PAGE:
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Working paper 28 - Trends and Patterns in Fertilizer Use by Smallholder Farmers in Kenya, 1997-2007

Author(s):  Ariga, Joshua; Jayne, Thom; Kibaara, Betty; Nyoro, James



Increasing farm productivity is important in reducing poverty in rural agrarian societies. The structural transformation paradigm espoused by Johnston and Mellor (1961) and Mellor (1976) underscores the role of agricultural productivity growth in rural poverty reduction, demographic change, and economic development. This structural and demographic transformation was seen in many Asian countries during their Green Revolutions.

There is general agreement among researchers and policy makers that increased levels of fertilizer use, improved soil fertility and farmer management practices, and improved seed technologies are also required in Africa to generate these gains in farm productivity growth (Morris et al., 2007).

The current spike in world food, fuel and fertilizer prices has led a number of developing countries to re-assess their agricultural and food security policies. The cost of white maize in international markets, as of August 2008, is in the range of US$240 per ton,1 whereas its historical mean over the 2000-2006 period was roughly US$100 per ton. This means that the cost of landing maize in interior markets in Eastern and Southern Africa, factoring in substantially higher transport costs in 2008, is now in the range of US$400-450 per ton.

As a result of considerably higher import prices, the costs and risks of national and regional food production shortfalls are more severe now than they used to be. Increased fertilizer use is one of the important means by which households and nations can reduce the likelihood of having to rely on international markets for grain.

However, world fertilizer prices have risen even more so than food prices. After accounting for inland transport costs, the wholesale price of DAP fertilizer in Nakuru, Kenya has risen from Ksh 1,750 per 50kg bag in 2007 (US$538 per ton) to nearly Ksh 4,000 per 50kg bag (US$1,283 per ton) in 2008. These world price conditions, combined with the civil disruptions experienced in early 2008, are likely to break the steady upward trend in fertilizer use that Kenya has experienced over the past 15 years.

Governments in the region are searching for options to reduce their reliance on international food markets at a time when food prices are very high but when the soaring price of fertilizer has reduced farmers’ effective demand for it. Many smallholder farmers may also lack the ability to afford fertilizer without seasonal finance. If fertilizer needs are not met and sufficient imports cannot be mobilized, widespread hunger may result, with negative social and political consequences at the national (and international) level, particularly if hunger turns into famine. It therefore may not be surprising that the Government of Kenya has announced in early September 2008 a plan to set aside Ksh 11 billion (US$183 million) for fertilizer imports, which farmers will access at discounted prices.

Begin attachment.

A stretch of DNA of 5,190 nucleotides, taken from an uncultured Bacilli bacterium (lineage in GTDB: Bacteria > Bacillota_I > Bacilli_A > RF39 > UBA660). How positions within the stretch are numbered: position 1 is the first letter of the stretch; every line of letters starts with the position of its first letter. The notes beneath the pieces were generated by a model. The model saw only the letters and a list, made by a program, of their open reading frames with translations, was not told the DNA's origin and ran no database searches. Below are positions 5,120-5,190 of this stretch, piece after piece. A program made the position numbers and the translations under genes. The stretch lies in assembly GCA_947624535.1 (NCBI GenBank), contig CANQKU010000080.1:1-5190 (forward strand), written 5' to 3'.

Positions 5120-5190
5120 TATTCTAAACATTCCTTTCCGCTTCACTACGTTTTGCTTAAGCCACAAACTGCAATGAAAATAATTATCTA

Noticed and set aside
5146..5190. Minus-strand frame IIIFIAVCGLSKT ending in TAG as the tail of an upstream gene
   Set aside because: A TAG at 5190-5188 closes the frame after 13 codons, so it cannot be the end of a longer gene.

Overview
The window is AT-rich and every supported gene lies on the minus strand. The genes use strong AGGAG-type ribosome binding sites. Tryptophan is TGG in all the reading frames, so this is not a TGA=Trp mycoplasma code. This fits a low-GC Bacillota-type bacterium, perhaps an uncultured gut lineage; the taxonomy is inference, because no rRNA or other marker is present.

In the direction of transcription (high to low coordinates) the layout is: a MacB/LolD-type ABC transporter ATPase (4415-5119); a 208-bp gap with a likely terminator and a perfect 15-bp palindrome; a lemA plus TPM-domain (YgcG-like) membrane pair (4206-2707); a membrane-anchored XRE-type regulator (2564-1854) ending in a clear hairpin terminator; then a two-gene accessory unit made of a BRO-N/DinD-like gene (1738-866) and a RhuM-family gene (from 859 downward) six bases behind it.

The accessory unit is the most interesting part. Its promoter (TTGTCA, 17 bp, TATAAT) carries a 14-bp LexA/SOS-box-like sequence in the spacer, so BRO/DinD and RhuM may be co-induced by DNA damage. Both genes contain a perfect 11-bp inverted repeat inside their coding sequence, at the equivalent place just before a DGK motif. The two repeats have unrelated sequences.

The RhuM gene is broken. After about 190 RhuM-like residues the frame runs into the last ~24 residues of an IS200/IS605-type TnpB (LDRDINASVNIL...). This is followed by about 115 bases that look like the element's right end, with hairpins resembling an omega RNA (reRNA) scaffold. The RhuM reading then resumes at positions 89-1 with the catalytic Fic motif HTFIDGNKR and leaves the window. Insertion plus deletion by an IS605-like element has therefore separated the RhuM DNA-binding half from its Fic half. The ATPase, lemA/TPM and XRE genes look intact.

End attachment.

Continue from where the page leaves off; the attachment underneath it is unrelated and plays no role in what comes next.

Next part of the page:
However, the impact that a fertilizer subsidy program can make to mitigate hunger and poverty depend crucially on how the subsidy program is designed and implemented, and whether the other necessary conditions are put in place to enable farmers to benefit appreciably from increased use of fertilizer.

This study provides an empirical foundation to guide future fertilizer promotion policies and programs in Kenya. By obtaining a clear understanding of the farmer characteristics and geographic factors associated with commercial fertilizer purchase for use on maize, the major food security crop in the country, policy makers may be able to more accurately refine their programs to pinpoint where direct assistance may be necessary. The study tracks trends in fertilizer use among 1,260 small-scale farm households surveyed by Egerton University’s Tegemeo Institute in 1997, 2000, 2004, and 2007.2 The paper also compares fertilizer use rates in this data set with those of other recent surveys in Kenya to assess comparability. We also examine the correlation between household fertilizer use and indicators of welfare such as wealth and landholding size. In addition, we use fixed effects regression models to identify household and community factors associated with fertilizer use. Lastly, the study considers alternative policy strategies for maintaining smallholders’ access to fertilizer in the current context of substantially higher world fertilizer prices.



Trends and Patterns in Fertilizer Use by Smallholder Farmers in Kenya, 1997-2007




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